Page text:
Sometimes, Nvidia is happy to take a backseat with software, but there is one area in which the company is clear it hopes to lead - autonomous vehicles. “We’re dedicating ourselves to this. This is the ultimate HPC problem, the ultimate deep learning problem, the ultimate AI problem, and we think we can solve this,” Huang said.
The company operates a fleet of self-driving cars (temporarily grounded after Uber’s fatal crash in March), with each vehicle producing petabytes of data every week, which is then categorized and labeled by more than a thousand ‘trained labelers.’
These vehicles cannot cover enough ground, however, to rival a mere fraction of the number of miles driven by humans in a year. “Simulation is the only path,” Carlos Garcia-Sierra, Nvidia’s business development manager of autonomous vehicles, told DCD.
This approach has been named Drive Constellation, a system which simulates the world in one server, then outputs it to another that hosts the autonomous driver.
Martijn Tideman, product director of TASS International, which operates its own self-driving simulation systems, told DCD: “You need to model the vehicle, create a digital twin. But that’s not enough, you need a digital twin of the world.”
“This is where Nvidia’s skill can really shine,” Jensen said. “We know how to build virtual reality worlds. In the future there will be thousands of these virtual reality worlds, with thousands of different scenarios running at the same time, and our AI car is navigating itself and testing itself in those worlds, and if any scenarios fail, we can jump in and figure out what is going on.”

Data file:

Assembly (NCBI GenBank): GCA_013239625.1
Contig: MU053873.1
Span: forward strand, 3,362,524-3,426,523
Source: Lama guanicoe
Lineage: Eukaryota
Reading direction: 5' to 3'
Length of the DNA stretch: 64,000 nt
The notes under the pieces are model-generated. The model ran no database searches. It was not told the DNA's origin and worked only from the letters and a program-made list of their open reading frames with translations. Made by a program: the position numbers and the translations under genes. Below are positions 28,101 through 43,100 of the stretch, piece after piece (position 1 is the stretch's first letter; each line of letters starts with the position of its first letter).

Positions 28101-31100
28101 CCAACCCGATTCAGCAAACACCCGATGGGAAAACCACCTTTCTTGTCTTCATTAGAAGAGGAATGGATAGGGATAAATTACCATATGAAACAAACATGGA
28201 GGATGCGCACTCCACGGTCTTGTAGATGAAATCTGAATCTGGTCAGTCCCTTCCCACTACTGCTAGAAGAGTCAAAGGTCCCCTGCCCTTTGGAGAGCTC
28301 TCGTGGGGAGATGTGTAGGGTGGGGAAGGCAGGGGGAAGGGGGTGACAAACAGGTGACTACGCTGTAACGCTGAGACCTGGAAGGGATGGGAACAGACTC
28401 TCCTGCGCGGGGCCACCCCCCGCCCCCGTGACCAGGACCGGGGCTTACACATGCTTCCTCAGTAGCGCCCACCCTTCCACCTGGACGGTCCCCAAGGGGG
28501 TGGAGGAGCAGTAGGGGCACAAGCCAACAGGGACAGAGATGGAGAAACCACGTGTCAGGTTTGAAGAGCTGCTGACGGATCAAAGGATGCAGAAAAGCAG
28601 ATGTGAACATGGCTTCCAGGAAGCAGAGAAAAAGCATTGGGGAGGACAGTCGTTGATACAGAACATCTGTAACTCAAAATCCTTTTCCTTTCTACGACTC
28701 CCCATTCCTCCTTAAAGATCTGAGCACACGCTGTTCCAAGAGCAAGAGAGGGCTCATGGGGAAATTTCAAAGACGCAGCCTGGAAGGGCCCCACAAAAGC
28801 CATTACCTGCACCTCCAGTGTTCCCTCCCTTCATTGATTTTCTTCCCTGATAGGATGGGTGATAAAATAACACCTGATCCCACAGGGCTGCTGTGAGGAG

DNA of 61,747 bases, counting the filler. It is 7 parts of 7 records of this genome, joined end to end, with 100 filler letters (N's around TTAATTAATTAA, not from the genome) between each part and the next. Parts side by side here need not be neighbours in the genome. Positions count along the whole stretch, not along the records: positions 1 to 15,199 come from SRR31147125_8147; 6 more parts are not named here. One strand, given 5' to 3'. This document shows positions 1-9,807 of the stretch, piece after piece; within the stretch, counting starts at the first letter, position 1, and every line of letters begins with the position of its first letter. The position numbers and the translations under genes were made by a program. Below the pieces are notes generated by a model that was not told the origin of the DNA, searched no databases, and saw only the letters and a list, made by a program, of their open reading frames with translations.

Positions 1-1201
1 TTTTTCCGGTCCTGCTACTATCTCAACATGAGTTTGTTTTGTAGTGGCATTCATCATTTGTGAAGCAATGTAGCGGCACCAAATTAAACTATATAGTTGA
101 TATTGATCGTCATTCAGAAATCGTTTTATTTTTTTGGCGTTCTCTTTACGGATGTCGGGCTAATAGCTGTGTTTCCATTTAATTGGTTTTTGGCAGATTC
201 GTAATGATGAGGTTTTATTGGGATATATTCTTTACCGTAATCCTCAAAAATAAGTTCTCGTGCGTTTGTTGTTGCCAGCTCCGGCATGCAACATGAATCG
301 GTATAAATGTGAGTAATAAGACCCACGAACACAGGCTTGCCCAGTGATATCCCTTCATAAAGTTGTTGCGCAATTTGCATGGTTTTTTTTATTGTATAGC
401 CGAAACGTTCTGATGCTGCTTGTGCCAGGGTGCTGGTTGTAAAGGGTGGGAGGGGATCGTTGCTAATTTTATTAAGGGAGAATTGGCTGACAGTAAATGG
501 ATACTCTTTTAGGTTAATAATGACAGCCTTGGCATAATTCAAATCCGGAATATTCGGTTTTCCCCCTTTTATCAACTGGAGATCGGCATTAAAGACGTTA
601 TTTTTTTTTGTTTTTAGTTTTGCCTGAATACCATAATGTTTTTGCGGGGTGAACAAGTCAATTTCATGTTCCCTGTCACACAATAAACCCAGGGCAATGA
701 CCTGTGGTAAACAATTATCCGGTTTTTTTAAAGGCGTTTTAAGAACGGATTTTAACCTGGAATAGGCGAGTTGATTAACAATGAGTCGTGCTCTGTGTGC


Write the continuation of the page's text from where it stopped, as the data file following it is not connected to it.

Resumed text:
Following self-driving vehicles, a similar approach is planned for the robotics industry. “I think logically it makes sense to do Drive Constellation for robotics,” Deepu Talla, VP and GM of Autonomous Machines at Nvidia, told DCD.
It is still early days, but Nvidia’s efforts in this area are known as ‘The Isaac Lab,’ - it aims to develop “the perception, the localization, the mapping and the planning capability that is necessary for robots and autonomous machines to navigate complex worlds,” Huang added.
As Nvidia builds what it calls its ‘Perception Infrastructure’ to allow physical systems to be trained in virtual worlds, there are those trying to push the boundaries of simulation - for science.
“There is a definite objective to simulate the world’s climate, in high fidelity, in order to simulate all the cloud layers. Imagine the Earth, gridded up in 2km grids and 3D too,” Buck told DCD. “It’s one of the things that they’re looking for, for exascale.”
Huang said: “We’re going to go build an exascale computer, and all of these simulation times will be compressed from months down to one day. But what’s going to happen at the same time is that we’re going to increase the [complexity of the] simulation model by a factor of 100, and we’re back to three months, and we’re going to find a way to build a 10 exaflops computer. And then the size of science is going to grow again.”
It is this train of thought, of ever more complex simulations on ever more powerful hardware, that has led some to propose the ‘simulation hypothesis’ - that we are all living in a Matrix-like artificial simulation, perhaps within a data center.
We asked Huang about his views on the hypothesis: “The logic is not silly in the sense that how do we really know, how do we really know? Equally not silly is that we’re really machines, we’re just molecular, biological machines, right?
“How do we know that we’re not really a simulation ourselves? At some level you can’t prove it. And so, it’s not any deeper than that. But I think the deeper point is: Who gives a crap?”
This article appeared in the April/May issue of DCD Magazine. Subscribe to the digital and print editions here: